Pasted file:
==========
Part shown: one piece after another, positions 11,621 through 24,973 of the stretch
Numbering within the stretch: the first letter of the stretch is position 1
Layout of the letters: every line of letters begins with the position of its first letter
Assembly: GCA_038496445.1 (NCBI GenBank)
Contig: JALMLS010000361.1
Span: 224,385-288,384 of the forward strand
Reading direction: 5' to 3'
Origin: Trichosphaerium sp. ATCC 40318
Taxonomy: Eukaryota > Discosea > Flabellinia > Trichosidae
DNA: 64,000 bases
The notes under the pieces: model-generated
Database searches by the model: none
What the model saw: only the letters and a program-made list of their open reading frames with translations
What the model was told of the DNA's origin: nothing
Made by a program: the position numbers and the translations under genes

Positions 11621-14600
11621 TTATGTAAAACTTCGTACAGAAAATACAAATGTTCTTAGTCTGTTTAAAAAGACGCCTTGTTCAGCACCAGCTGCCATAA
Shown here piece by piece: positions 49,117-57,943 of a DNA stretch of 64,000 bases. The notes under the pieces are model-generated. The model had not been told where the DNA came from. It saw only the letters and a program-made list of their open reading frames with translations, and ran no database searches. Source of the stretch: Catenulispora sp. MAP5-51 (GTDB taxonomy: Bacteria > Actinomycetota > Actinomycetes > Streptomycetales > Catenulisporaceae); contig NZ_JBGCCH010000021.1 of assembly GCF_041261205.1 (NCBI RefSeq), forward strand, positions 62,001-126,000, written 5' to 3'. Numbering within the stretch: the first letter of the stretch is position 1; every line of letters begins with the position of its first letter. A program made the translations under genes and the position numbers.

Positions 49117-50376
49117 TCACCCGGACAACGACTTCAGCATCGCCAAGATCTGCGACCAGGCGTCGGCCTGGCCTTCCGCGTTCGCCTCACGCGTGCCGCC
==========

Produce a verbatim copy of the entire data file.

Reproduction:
Part shown: one piece after another, positions 11,621 through 24,973 of the stretch
Numbering within the stretch: the first letter of the stretch is position 1
Layout of the letters: every line of letters begins with the position of its first letter
Assembly: GCA_038496445.1 (NCBI GenBank)
Contig: JALMLS010000361.1
Span: 224,385-288,384 of the forward strand
Reading direction: 5' to 3'
Origin: Trichosphaerium sp. ATCC 40318
Taxonomy: Eukaryota > Discosea > Flabellinia > Trichosidae
DNA: 64,000 bases
The notes under the pieces: model-generated
Database searches by the model: none
What the model saw: only the letters and a program-made list of their open reading frames with translations
What the model was told of the DNA's origin: nothing
Made by a program: the position numbers and the translations under genes

Positions 11621-14600
11621 TTATGTAAAACTTCGTACAGAAAATACAAATGTTCTTAGTCTGTTTAAAAAGACGCCTTGTTCAGCACCAGCTGCCATAA
Shown here piece by piece: positions 49,117-57,943 of a DNA stretch of 64,000 bases. The notes under the pieces are model-generated. The model had not been told where the DNA came from. It saw only the letters and a program-made list of their open reading frames with translations, and ran no database searches. Source of the stretch: Catenulispora sp. MAP5-51 (GTDB taxonomy: Bacteria > Actinomycetota > Actinomycetes > Streptomycetales > Catenulisporaceae); contig NZ_JBGCCH010000021.1 of assembly GCF_041261205.1 (NCBI RefSeq), forward strand, positions 62,001-126,000, written 5' to 3'. Numbering within the stretch: the first letter of the stretch is position 1; every line of letters begins with the position of its first letter. A program made the translations under genes and the position numbers.

Positions 49117-50376
49117 TCACCCGGACAACGACTTCAGCATCGCCAAGATCTGCGACCAGGCGTCGGCCTGGCCTTCCGCGTTCGCCTCACGCGTGCCGCC